Land sales between local government and developers in China accounts for a significant part of the municipalities` revenue, which partially explains why the government has been so aggressive and insensitive to complaints from rural farmers. According to research done by Guan Qingyou at Qinghua University, local governments have significantly increased their reliance on land sales to fund their infrastructure programs.
Qingyou`s analysis suggests that towards the end of the 1990s, land sales accounted for approximately 10% of local government`s revenue, but that this had increased to 74% by 2010. As a consequence of this, Landesa estimates that compulsory land takings in China have actually increased since 2005.
Local governments now face three problems, all of which are inter-related: first, an increasingly vocal group of farmers and property rights` activists are beginning to speak up and resist compulsory land taking and unsatisfactory remuneration as a matter of local policy. Second, as land prices in China have skyrocketed, local governments have benefited, but they have also taken on enormous debt obligations based on skyrocketing property values. Servicing these debts is becoming increasingly difficult given the third problem; namely, Beijing`s policy mandates that are attempting to clamp down on China`s real estate market.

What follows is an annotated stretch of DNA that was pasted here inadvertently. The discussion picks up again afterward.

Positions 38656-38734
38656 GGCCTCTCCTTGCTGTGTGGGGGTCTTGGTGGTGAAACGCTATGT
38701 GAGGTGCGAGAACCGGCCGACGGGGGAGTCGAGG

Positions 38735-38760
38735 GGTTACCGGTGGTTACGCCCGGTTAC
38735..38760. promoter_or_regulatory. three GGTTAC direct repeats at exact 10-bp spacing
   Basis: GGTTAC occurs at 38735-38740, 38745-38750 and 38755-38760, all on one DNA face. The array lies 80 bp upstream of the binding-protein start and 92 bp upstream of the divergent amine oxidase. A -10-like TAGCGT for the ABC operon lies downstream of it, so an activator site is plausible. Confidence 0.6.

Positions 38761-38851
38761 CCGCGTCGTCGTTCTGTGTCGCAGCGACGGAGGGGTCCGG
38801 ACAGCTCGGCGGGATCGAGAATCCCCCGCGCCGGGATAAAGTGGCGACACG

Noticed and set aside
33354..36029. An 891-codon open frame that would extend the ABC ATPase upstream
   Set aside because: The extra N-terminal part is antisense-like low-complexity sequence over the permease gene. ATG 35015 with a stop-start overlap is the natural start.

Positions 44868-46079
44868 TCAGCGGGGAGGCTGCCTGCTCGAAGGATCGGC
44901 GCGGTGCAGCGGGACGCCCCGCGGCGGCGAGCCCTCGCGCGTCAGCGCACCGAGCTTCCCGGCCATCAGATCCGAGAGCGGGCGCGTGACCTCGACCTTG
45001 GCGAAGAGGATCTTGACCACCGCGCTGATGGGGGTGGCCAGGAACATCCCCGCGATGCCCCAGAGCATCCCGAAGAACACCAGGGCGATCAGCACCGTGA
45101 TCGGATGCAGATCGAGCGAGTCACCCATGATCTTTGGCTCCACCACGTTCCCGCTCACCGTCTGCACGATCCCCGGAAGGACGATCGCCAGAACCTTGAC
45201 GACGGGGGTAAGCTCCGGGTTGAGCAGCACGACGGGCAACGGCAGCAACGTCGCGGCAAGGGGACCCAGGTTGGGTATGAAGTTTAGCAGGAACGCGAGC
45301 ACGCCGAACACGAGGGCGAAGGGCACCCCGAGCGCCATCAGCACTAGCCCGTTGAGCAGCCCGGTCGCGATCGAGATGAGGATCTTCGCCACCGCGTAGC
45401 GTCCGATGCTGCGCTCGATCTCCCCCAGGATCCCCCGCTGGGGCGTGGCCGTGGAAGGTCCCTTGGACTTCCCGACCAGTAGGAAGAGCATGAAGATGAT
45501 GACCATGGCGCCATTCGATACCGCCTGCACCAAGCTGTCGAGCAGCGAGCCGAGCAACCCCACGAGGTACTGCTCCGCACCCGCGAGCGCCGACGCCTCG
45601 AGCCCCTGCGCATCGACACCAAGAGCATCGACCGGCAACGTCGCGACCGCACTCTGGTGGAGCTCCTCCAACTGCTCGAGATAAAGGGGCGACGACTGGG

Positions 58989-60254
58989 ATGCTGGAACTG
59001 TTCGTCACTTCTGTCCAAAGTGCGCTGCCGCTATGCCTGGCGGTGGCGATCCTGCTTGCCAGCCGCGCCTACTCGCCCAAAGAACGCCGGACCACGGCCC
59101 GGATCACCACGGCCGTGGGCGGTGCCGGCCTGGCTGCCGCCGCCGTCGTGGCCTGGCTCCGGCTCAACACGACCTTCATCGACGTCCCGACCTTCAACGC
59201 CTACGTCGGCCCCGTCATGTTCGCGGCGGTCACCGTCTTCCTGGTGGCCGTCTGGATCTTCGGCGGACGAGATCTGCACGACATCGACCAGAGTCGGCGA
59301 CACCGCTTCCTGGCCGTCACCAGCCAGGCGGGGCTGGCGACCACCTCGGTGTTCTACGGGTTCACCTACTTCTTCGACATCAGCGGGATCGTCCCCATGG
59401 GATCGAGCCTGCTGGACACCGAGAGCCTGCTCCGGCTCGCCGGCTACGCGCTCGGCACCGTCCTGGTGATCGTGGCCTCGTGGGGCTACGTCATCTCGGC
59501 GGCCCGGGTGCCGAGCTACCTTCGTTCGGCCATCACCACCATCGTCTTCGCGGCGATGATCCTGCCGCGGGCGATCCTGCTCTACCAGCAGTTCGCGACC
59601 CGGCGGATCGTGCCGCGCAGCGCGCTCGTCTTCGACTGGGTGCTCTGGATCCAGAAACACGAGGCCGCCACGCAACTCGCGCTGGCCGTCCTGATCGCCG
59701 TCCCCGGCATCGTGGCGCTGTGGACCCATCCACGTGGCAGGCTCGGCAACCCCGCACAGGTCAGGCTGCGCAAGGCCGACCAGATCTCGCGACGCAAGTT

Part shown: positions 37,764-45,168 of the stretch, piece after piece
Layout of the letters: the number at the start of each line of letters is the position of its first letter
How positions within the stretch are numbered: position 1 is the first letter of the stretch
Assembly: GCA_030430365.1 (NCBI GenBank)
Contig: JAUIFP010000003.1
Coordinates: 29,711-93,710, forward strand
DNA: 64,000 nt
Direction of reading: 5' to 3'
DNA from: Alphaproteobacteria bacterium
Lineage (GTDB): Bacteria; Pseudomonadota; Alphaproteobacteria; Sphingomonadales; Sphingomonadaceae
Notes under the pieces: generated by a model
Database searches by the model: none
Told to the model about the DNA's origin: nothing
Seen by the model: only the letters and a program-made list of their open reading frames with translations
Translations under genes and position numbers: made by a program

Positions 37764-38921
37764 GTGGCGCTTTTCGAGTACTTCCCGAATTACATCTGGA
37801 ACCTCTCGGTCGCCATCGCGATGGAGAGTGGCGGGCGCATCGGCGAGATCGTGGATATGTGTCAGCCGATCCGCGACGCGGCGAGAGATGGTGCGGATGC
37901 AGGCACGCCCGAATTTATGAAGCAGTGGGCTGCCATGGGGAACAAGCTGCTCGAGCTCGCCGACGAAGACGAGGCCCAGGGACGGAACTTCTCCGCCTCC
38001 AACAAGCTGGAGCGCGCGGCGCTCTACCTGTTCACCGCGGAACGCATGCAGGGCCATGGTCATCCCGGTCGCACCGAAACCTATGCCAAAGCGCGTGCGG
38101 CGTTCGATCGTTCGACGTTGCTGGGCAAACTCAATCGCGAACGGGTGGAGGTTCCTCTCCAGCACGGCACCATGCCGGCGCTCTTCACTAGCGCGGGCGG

Cumulatively, local governments face the challenge of needing to bring their land policies in line with China`s promulgated laws in order to address grievances, while doing so in a period where revenue from these very land takings is more critical than ever before.
China`s top leadership understands the difficulties inherent in managing the divergent complaints and issues being faced by both local villagers and municipal leaders. In early February, Premier Wen Jiabao stated that a major problem for the country as, ... the arbitrary seizure of peasants` land, and the peasants have complaints, so much so that it`s triggering mass incidents. This sort of candor seems to shed light on the party`s understanding of the need to reform the various local governments` land taking policies.
Beyond matters of civil disobedience and public protest, Beijing has other reasons to be concerned about these practices. Already, as the Landesa report makes note of, China`s land-taking policies represent a major reason why rural farmers do not pursue mid- and long-term investments to improve the productivity of their land. As Landesa states, One of the best indicators of tenure security is whether farmers make mid- to long-term investment in land they farm. Typically farmers need to have reasonable confidence in the long-term security of their rights to land in order to make such investments.
Given that one of China`s pressing needs is to develop policies that empower farmers to modernize agriculture in order to help the nation feed itself, the central government cannot simply overlook the necessary reforms, or choose to view land reform as only a political issue. It is, in a very real sense, an obstacle to the country`s ability to bring agricultural productivity into the 21st century.